Special Trained Dogs to Assist Firefighters When Disaster Strikes
The National Crisis Response Canines have teamed up with Fire Station Two in St. Lucie County in Florida to learn the ropes around the station, becoming familiar with the trucks and specialized equipment. The purpose of this program is to create special trained dogs to provide safe, compassionate support to people affected by crisis. According to the National Crisis Response Canines website, the canines are specially training in psychological first aid and certified to work effectively in crisis environments with people experiencing intense emotions in the aftermath of a critical incident. This service is provided free of cost to individuals of any nationality, religion, ethnicity, race, legal status, political status, or sexual orientation.
Multi-agency coordination is the foundation of effective response and recovery. This program partners with neighborhoods to provide training programs such as CERT (Community Emergency Response Teams) neighborhood response drills, Medical Reserve Corps health campaigns, Emergency Management multi-agency disaster exercises, American Red Cross special needs shelter training, Home Depot Safety Days and much more.
Examples of when specially trained dogs are beneficial for psychological support are not limited to home fire, domestic violence, child abuse, tragic death, school shooting, natural disaster, missing elderly and victims of crimes.
To specifically describe the mentorship program at National Crisis Response Canines, the following information was pulled directly from their website. The program in place is called Canis Major + Canis Minor, pairing a canine team in-training with a National certified crisis response canine team. The Canis Major team commits to mentoring the Canis Minor team throughout the 12-month program. During their training, the Canis Minor teams learn to work in the complex physical environments of disaster and to safely interact with people experiencing intense emotions in the aftermath of crises. Canis Minor teams train in their own community as to better understand the critical needs and available resources form a local perspective. The Canis Minor shadows the Canis Major through a wide variety of preparedness activities, community events, socialization exercises, environmental and emotional simulations and handling practicums.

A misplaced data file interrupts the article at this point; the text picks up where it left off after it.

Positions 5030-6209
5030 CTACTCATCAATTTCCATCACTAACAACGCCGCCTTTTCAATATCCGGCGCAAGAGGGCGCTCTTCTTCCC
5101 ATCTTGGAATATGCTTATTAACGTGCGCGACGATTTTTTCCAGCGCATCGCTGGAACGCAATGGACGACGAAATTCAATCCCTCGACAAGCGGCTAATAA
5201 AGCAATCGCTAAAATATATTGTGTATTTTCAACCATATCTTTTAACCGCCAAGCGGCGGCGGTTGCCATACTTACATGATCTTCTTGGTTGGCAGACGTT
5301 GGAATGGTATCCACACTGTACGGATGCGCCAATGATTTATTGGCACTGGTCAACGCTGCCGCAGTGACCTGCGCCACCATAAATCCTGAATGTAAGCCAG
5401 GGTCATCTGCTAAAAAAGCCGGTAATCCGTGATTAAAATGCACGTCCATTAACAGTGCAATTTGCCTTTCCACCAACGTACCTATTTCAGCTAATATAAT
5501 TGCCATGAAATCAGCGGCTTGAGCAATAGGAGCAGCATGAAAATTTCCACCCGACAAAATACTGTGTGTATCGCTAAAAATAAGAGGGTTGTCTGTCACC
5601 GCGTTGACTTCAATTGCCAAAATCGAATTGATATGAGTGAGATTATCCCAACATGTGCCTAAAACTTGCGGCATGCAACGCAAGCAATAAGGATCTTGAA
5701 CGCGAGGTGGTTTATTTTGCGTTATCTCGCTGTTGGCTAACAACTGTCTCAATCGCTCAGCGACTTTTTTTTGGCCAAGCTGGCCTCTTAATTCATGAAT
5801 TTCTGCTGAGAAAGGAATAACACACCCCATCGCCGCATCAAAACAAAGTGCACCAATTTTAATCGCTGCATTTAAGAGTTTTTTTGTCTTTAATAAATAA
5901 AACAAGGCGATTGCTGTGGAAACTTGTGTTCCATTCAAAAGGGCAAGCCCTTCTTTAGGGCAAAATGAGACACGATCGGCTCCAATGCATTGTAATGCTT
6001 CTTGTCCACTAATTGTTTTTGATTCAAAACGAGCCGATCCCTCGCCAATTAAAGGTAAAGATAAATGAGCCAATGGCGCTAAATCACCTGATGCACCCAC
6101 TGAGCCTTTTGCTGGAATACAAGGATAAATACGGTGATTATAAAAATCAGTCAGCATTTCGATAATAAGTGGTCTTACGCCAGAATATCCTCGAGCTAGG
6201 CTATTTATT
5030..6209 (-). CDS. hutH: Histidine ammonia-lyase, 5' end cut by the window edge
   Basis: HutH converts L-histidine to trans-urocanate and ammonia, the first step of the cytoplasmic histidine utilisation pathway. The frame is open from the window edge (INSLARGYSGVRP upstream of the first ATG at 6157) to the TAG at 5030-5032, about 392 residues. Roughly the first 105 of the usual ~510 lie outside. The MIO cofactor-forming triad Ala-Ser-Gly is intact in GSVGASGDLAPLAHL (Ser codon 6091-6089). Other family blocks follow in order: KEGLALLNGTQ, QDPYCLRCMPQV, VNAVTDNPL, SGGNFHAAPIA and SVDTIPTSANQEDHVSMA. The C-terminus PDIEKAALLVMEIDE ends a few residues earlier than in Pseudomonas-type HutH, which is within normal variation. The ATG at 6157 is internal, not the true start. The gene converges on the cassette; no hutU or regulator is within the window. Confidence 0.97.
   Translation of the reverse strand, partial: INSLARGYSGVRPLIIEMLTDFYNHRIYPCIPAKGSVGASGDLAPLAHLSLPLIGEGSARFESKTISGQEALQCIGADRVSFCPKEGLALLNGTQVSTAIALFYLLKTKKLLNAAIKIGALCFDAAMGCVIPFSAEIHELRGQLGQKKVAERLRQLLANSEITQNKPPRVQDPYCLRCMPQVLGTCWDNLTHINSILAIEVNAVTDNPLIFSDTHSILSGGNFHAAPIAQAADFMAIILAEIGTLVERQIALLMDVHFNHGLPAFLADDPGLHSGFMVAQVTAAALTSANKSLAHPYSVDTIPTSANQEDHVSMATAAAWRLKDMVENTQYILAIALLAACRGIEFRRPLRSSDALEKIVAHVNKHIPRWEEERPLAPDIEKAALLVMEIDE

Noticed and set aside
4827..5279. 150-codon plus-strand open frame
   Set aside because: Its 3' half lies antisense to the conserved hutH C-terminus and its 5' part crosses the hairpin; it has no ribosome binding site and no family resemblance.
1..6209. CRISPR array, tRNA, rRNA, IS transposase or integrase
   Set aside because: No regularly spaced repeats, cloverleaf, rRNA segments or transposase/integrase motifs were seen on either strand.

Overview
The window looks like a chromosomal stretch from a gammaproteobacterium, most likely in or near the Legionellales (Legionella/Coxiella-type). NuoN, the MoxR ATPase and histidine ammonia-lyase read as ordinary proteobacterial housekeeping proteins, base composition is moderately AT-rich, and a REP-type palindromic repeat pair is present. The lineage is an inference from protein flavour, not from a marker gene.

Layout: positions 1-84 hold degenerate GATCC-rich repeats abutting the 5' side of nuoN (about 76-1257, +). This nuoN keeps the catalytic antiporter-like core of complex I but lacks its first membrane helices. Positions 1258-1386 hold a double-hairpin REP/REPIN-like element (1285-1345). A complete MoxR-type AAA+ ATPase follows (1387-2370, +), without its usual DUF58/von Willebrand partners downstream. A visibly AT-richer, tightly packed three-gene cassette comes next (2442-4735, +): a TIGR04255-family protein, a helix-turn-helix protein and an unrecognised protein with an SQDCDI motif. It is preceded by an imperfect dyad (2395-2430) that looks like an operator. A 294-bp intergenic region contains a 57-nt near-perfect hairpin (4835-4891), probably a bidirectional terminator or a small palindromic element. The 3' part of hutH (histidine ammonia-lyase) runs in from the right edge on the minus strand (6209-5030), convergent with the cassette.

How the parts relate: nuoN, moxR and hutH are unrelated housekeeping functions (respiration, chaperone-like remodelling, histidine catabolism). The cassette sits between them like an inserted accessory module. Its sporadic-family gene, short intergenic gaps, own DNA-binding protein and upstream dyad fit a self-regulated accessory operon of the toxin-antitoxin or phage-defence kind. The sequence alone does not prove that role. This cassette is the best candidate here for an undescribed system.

Upon completion, the program offers a certification to specially trained dogs who demonstrate competency in working in the complex physical and emotional environments of disaster, and in safely interacting with people and experiencing intense emotions in the aftermath of a crisis. The certification complies with ‘The National Standards for Animal Assisted Crisis Response’.
National crisis response canine teams are certified in FEMA’s Incident Command System, NCTSN Psychological First Aid, CPR-AED, Standard First Aid and Canine First Aid.
“The sooner we get on scene, the more likely we can prevent that long-term dysfunction among people,” Connie Jantzen said. “We make sure that people are safe physically, but we also make sure they’re safe psychologically.”